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EcommerceBytes Soundoff: Letters to the Editor – March 15, 2020

Letters to the Editor column
Letters to the Editor March 2020

In every issue, readers soundoff about issues important to them. From shipping issues to payment processing, from fees to online marketplace policies, EcommerceBytes Soundoff gives you a chance to air your views.


Good morning, Ina.
I’m not sure if you’ve already mentioned this in a previous posting, as the topic didn’t come up in a search, but one part of eBay’s new managed payments system is that there are categories of items that you can no longer sell once you sign up.

I didn’t see anything at all mentioned about that in any of the messaging until after I was forced into signing up earlier this week (I was one of the join-by-March-3-or-forget-selling cohort).

Per eBay:

Sellers enrolled in managed payments are not allowed to list the following items:

Adult only items, including movies and video games
Airline, rail, and cruise tickets
Auction services
Bullion
Coins & paper money
Event tickets
Gift cards & coupons

Lodging, timeshares, vacation packages, and car rentals
Memberships for campground and RV parks
Motor vehicles
Wine

Listings that don’t follow these rules may be removed from the site or from search results. Other actions we may take include lowering a seller’s rating, charging additional fees, limiting buying and selling privileges, or suspending an account.

I did some Googling and found various forum posts going back to last fall with coin dealers who’d at that point been forced into managed payments especially freaking out about those prohibitions.

If it hasn’t been highlighted before, you might want to warn sellers who haven’t yet gotten eBay’s ultimatum, so that if they deal in such items they can sell them off before they hit the deadline to join – or can start looking for an alternative venue.

FWIW, I’ve been selling on eBay for almost 22 years (joined early enough that I have a 3-letter user name – feedback 8,000+), more a casual seller than a dealer, most recently trying to sell items from the many collections of a friend of mine from high school who died 18 months ago.

Other than a small commission (insisted on by the lawyer) to cover gas, boxes & packing materials, the proceeds of those sales go to his elderly aunt (he never signed his will, so the house had to be emptied and is on the market, everything to be split 50/50 between the aunt and some distant cousin the lawyers unearthed).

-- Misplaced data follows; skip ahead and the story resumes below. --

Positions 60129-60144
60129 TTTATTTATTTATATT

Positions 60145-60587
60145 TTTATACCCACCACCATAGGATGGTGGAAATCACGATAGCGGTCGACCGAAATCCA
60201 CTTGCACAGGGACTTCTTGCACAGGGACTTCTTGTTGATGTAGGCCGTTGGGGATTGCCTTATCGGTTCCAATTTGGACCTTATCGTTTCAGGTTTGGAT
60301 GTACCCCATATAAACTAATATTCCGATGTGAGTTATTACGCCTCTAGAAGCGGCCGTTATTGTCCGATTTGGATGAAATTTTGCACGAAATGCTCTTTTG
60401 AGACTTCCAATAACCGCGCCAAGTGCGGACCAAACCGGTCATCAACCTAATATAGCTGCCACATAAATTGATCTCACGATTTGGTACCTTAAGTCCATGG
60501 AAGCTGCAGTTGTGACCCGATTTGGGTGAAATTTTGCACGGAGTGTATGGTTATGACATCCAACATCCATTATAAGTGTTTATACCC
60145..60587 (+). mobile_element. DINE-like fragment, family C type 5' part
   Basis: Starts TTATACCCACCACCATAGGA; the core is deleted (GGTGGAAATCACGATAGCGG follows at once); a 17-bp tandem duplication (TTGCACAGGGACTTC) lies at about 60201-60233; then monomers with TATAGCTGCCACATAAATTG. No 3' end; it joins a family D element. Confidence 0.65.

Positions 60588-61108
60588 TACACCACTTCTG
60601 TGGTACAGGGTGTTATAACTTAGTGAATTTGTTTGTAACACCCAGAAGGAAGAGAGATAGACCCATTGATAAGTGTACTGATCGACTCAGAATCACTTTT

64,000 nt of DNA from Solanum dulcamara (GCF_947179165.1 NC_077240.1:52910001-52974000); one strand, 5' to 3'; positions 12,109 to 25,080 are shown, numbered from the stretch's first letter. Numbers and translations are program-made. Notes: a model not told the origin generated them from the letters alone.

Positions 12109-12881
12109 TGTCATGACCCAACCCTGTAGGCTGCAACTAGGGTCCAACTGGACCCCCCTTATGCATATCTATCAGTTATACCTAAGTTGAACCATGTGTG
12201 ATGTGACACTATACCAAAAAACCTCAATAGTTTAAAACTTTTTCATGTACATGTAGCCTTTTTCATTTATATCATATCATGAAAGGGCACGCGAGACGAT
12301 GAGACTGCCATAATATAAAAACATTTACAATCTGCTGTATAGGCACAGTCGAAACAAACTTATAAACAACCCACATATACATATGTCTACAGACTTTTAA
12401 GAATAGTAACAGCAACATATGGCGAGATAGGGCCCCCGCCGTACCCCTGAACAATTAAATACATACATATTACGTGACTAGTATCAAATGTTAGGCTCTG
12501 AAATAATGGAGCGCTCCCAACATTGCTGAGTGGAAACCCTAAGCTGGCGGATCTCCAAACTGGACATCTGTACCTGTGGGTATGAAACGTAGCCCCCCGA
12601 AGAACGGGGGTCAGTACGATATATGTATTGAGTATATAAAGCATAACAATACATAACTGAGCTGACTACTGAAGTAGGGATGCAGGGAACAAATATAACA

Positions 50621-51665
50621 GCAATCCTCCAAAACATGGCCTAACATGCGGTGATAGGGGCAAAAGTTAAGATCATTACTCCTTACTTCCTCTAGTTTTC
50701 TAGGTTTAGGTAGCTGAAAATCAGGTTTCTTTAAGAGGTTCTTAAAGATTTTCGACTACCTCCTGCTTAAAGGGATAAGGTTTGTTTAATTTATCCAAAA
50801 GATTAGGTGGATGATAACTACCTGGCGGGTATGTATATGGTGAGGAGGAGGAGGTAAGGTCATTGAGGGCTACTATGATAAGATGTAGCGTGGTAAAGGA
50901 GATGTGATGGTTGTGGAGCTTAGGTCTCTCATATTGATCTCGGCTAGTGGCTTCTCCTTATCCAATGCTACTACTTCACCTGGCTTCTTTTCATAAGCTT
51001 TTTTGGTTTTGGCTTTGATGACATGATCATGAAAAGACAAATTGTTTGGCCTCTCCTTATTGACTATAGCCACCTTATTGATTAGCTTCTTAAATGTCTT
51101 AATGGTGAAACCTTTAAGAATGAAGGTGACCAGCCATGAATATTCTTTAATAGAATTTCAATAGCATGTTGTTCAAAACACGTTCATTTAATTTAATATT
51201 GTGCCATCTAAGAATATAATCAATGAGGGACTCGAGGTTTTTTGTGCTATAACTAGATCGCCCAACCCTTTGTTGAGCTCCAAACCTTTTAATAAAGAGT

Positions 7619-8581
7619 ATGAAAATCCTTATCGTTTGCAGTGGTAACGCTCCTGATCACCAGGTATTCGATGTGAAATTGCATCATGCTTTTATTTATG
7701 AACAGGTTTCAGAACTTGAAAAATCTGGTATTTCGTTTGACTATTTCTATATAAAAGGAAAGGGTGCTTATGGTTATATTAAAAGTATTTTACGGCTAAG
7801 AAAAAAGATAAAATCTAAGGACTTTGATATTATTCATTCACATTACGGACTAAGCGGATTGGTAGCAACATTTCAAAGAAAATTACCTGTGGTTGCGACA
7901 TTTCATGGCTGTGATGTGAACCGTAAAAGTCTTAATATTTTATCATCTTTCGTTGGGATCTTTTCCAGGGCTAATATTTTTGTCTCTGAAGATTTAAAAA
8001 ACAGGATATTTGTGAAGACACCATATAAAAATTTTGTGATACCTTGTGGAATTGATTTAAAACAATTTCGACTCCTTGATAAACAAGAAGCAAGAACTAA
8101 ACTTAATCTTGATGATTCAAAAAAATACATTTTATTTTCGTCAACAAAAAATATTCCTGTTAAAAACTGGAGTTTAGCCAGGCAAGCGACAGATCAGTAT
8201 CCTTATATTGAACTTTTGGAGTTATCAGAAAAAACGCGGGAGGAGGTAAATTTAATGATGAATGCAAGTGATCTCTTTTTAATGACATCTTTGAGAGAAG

Not sure if managed payments is creating any sort of widespread seller exodus yet. But for myself, I will now be winding down the bulk of my eBay selling. Not sure yet where I’ll go to move the rest of my inventory – possibly a table at a toy show, maybe consignment somewhere, or I may take a stab at a BIN-only site like Bonanza. Probably all of the above. (I will NOT be joining Facebook to use its selling groups.)

IMO, eBay ought to be taken private. It’s just not a good fit as a public co. The BIN side of big dealers is never going to be Amazon like eBay wants to be. The auction side will never provide the growth that shareholders insist on (thanks to the bar set by the late, unlamented Jack Welch). eBay began as the world’s online flea market and that is probably its true best destiny.

Higher and more fees, outsourced “customer service” that has long been a bad joke, sellers not allowed to leave neutral or negative feedback even to warn the community about deadbeat payers or scammers – the question isn’t why am I leaving but why would I stay?

There’s no more blood left in this stone.
M.

Note from the Editor: See this recent EcommerceBytes Blog post: “eBay Coin Seller Unnerved by Managed Payments Policy.”


Hi Ina,
Newegg recently changed their return policy for 3rd party sellers. It is supposed to meet the minimums that Newegg has for their own sales.

However, there are many items that Newegg won’t do a return, these are consumables, software etc. Some items they will do a replacement only and some they have the option to refund or fix.

Customers, can now do a return without contact the 3rd party sellers and thus not have a possible solution that would help the buyer and 3rd party sellers, lose the sale, pay shipping both ways and now have distressed merchandise.

It does appear that they actually have to speak to anyone with Newegg to do the return.

With Newegg 3rd party sellers selling expensive tech items with little margins, sellers may have to pull many of their items from the site as it becomes easy to scam and or manipulate the system and the 3rd party seller will lose out.

Newegg is supposed to offer marketplace support for 3rd party sellers but they have either been slow or nonresponsive to many issues with regards to returns and the return process.

Many sites will actually let you speak to someone if a seller has a real issue. Newegg is saying they are too big. I hope you will reach out to them and/or me for more information. Many sellers appear to be unhappy.
Todd


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Ina Steiner on EmailIna Steiner on LinkedinIna Steiner on Twitter
Ina Steiner
Ina Steiner
Ina Steiner is co-founder and Editor of EcommerceBytes and has been reporting on ecommerce since 1999. She's a widely cited authority on marketplace selling and is author of "Turn eBay Data Into Dollars" (McGraw-Hill 2006). Her blog was featured in the book, "Blogging Heroes" (Wiley 2008). Follow her on Twitter at @ecommercebytes and send news tips to ina@ecommercebytes.com.

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